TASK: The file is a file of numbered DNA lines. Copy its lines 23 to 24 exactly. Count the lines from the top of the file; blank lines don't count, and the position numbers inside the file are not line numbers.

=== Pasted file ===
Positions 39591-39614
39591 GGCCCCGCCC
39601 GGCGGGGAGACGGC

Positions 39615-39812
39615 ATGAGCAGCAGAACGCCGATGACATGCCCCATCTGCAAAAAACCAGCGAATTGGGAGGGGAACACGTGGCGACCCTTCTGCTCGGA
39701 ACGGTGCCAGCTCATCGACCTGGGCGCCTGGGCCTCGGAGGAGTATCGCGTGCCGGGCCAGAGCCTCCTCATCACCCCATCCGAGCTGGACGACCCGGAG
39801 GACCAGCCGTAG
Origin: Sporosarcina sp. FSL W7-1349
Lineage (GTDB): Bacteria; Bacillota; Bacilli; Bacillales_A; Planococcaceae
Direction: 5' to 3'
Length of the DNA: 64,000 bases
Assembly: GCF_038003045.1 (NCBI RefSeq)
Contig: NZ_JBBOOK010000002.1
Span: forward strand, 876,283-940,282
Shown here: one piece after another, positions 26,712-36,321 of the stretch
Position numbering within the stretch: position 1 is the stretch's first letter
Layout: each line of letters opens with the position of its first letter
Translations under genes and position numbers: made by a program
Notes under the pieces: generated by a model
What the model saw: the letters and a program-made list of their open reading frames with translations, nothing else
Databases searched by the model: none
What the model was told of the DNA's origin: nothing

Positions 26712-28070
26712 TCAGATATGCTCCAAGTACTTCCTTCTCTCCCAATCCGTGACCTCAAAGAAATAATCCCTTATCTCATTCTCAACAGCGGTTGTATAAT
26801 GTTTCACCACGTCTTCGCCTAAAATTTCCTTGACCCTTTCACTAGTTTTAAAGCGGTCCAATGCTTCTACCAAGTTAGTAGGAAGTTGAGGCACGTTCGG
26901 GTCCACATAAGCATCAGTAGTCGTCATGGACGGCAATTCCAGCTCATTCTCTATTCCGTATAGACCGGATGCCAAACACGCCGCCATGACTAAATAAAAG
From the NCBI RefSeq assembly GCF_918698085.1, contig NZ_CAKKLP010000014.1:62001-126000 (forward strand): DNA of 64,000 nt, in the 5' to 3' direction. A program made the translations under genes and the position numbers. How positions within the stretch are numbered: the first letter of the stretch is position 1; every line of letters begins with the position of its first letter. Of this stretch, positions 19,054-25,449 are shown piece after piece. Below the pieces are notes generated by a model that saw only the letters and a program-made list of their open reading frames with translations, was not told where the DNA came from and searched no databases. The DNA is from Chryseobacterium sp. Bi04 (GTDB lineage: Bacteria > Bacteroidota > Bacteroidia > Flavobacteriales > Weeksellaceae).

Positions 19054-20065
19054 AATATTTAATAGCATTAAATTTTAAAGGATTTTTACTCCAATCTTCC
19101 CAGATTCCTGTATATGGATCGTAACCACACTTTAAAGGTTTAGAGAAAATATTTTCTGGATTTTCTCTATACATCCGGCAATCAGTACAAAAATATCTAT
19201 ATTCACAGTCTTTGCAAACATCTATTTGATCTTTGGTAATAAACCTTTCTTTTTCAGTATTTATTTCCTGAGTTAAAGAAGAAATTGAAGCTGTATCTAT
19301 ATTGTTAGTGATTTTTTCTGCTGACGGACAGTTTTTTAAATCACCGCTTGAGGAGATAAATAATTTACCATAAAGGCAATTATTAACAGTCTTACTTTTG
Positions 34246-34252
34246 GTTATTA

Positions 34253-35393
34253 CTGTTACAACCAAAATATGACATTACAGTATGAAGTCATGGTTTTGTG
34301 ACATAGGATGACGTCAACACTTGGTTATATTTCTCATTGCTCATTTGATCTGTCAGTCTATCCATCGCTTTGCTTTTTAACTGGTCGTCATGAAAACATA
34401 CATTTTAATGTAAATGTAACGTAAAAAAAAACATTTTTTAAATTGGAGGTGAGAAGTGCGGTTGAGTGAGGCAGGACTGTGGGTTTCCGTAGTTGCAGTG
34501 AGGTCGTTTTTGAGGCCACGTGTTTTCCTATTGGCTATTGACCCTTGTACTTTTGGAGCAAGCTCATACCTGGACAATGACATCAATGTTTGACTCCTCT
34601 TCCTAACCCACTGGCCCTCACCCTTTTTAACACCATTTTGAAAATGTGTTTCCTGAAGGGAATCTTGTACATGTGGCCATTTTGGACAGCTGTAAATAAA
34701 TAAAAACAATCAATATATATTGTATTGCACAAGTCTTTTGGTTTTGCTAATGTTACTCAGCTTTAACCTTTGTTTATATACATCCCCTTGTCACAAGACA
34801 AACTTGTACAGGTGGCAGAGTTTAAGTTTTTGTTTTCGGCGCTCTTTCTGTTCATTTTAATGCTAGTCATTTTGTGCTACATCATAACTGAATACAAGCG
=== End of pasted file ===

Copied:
Positions 26712-28070
26712 TCAGATATGCTCCAAGTACTTCCTTCTCTCCCAATCCGTGACCTCAAAGAAATAATCCCTTATCTCATTCTCAACAGCGGTTGTATAAT